769: War

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They offered to make me a green beret, but I liked my regular one. Although it gets kind of squashed under my helmet.
Title text: They offered to make me a green beret, but I liked my regular one. Although it gets kind of squashed under my helmet.

[edit] Explanation

Today's comic seems to be a parable about the perils of love during wartime. Our protagonist is seen here leaning against his pack behind a low wall, surely a good hiding spot for any gentleman with a rifle and scope. Judging by the letter he's in the midst of writing, he has a complex relationship with Cordelia. On the one hand, she's attractive. On the other hand, she's a hostile combatant, as evidenced by the shots fired mid-missive. Cordelia's fire works against her, though, as her volley of shots has revealed her own position atop the maintenance shed. We can presume that in a matter of minutes, this love affair will go sour as the love letter is wrapped around a live grenade and "delivered," so to speak. War is indeed hell. It is possibly that they're playing a game such as paintball though, in which case the green beret would mask friendly fire of the same color.

As to the title text, the green berets are worn only by Special Forces soldiers. It takes a lot of training to become a green beret, and as evidenced by our protagonist's clever use of decoys to outwit a sniper, he may be qualified for the honor. It sounds, however, as if he didn't understand the proposition, preferring his regular beret instead. Further evidence for his idiocy is given immediately thereafter, as he confesses that he wears a beret under his helmet -- thus revealing our protagonist's true identity (and explaining how he fell in love with an enemy soldier actively trying to kill him): Beret Guy. Then again, he does not have a choice, since he has stapled the beret on his head.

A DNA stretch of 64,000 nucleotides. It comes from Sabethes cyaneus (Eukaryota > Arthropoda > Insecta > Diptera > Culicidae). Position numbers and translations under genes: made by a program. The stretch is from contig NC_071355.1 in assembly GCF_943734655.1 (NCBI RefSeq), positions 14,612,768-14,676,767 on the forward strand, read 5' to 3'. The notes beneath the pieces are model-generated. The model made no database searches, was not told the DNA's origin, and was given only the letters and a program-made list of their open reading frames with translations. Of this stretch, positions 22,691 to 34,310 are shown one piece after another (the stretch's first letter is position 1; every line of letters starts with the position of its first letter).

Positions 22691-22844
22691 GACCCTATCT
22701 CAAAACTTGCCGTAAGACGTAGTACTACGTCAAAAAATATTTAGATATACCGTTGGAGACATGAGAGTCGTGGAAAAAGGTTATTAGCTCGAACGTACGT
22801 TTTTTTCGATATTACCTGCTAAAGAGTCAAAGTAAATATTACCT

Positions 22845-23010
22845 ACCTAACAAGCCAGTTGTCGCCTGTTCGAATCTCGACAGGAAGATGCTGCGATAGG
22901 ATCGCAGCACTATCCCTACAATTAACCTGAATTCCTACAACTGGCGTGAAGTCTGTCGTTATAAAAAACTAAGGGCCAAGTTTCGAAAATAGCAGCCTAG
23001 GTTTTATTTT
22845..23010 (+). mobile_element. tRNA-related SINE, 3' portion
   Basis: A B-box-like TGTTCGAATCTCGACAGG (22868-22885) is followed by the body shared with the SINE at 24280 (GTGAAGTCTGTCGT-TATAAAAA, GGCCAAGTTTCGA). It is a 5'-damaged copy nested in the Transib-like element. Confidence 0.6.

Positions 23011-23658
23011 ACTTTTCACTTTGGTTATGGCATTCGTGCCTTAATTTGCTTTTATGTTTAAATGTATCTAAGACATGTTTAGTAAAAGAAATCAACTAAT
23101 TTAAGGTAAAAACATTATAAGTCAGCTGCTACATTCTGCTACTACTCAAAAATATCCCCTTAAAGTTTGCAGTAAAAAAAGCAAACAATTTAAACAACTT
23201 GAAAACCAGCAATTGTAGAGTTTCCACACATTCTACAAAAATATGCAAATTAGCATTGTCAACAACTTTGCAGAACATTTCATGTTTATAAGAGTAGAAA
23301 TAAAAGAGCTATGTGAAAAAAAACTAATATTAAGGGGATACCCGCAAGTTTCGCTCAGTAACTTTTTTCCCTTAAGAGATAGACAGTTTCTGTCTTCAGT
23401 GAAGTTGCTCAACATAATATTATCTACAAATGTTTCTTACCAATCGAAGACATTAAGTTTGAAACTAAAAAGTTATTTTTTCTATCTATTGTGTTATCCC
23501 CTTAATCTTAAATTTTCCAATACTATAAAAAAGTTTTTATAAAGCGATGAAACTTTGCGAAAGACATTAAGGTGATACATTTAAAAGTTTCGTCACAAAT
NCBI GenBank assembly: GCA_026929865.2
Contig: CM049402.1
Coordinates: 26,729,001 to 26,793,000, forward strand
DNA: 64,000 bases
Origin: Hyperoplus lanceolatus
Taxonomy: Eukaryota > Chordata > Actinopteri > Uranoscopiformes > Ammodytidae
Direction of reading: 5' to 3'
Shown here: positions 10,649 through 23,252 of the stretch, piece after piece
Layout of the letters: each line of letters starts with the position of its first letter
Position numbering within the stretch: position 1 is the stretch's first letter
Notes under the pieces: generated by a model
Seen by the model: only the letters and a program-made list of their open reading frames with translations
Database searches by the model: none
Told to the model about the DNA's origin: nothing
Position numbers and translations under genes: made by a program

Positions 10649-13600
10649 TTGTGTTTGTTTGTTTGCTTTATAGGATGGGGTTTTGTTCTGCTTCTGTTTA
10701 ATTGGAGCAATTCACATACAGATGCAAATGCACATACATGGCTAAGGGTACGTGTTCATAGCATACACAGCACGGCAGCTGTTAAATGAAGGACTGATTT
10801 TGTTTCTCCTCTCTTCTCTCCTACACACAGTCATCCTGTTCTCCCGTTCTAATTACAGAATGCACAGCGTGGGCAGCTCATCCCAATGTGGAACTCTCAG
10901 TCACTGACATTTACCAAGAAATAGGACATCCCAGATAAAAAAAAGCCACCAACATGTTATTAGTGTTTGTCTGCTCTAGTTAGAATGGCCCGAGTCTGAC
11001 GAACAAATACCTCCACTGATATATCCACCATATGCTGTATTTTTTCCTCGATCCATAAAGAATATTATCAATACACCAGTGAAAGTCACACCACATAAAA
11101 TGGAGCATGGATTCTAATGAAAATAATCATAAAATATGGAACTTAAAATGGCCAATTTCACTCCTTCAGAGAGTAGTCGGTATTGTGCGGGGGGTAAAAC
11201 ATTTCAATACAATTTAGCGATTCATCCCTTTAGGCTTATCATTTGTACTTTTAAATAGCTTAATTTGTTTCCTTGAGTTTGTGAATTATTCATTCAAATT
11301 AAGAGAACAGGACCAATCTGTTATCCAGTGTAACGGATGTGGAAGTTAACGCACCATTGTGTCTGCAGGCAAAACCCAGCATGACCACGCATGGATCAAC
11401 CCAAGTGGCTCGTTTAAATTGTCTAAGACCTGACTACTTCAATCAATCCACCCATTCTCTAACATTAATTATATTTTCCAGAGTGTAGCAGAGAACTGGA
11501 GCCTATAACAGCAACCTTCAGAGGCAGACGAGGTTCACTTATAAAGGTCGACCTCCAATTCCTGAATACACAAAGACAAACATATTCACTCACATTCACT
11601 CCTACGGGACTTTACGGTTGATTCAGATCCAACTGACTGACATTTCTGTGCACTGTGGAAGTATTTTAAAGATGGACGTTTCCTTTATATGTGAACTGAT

The comic starts off with the commonly known stereotype of a soldier in war writing a letter to his sweetheart (Cordelia), presumably at home. After the gunshots interrupt his writing, we come to know that Cordelia is actually fighting on the opposite side - it is left open whether they are in an actual relationship or the soldier just writes love letters to his enemies. He explains to her that he can now locate her after she shot a decoy set up by him, closing with the phrase "War is hell", often used in the stereotypical situation described above and now having a much darker tint. The title text gives the reader some kind of closure - the soldier is revealed to be Beret Guy, from whom this kind of behavior doesn't seem so weird after all.

"Cordelia" is likely a reference to Cordelia Rosalind—the sniper from the miniature game "Anima: Tactics".

[edit] Transcript

[A soldier is on the ground behind a low wall, writing a letter.]
My Dearest Cordelia,
it has been far too long since I last gazed
upon your lithe and supple body through my
telescopic sights, and I fear you may have
found a superior vantage poin—
—a splendid effort, my love, but your shots
find only a decoy, and reveal your position atop
the maintenance shed.
I pray this missive and my grenades find you well.
War is hell.

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According to title text, this is actually Beret Guy. I kind of like this "style" for transcripts - specifically that each cell is in a "box". In this case, the cadence of the text doesn't seem to be poetic, but in some comics it could be. --B. P. (talk) 20:08, 9 October 2012 (UTC)

The comic talks about "sights" and "superior vantage points" in relation to Cordelia, where one would expect "the enemy" or similar. And this before the shots are fired. Someone needs to read a bit more carefully. Anonymous 00:16, 5 December 2013 (UTC)

Since he qualified as a Green Beret and the gun he has is not a grenade launcher (nor is it deployed) it is fair to assume he realises that Cordelia will be gone in seconds and has already sent the email.

Presumably the person in the picture is a dummy.

I used Google News BEFORE it was clickbait (talk) 21:14, 26 January 2015 (UTC)

I always took it as a reference to Lois McMaster Bujold's book "Shards of Honor", which involves a love relationship between Cordelia Naismith and Aral Vorkosigan, when they are fighting on opposites sides of the same war. Lois McMaster Bujold is well above the common class of science fiction author, and it seems entirely reasonable that she should be on Randall's bookshelves. (talk) (please sign your comments with ~~~~)

Should a reference be made to 101: Laser Scope? It has a similar theme. KingSupernova (talk) 01:59, 13 August 2015 (UTC)

In the grim darkness of xkcd, there is only war. 03:36, 1 October 2015 (UTC)

This comic reminds me of Sniper Wolf from the original Metal Gear Solid. 12:32, 18 October 2016 (UTC)

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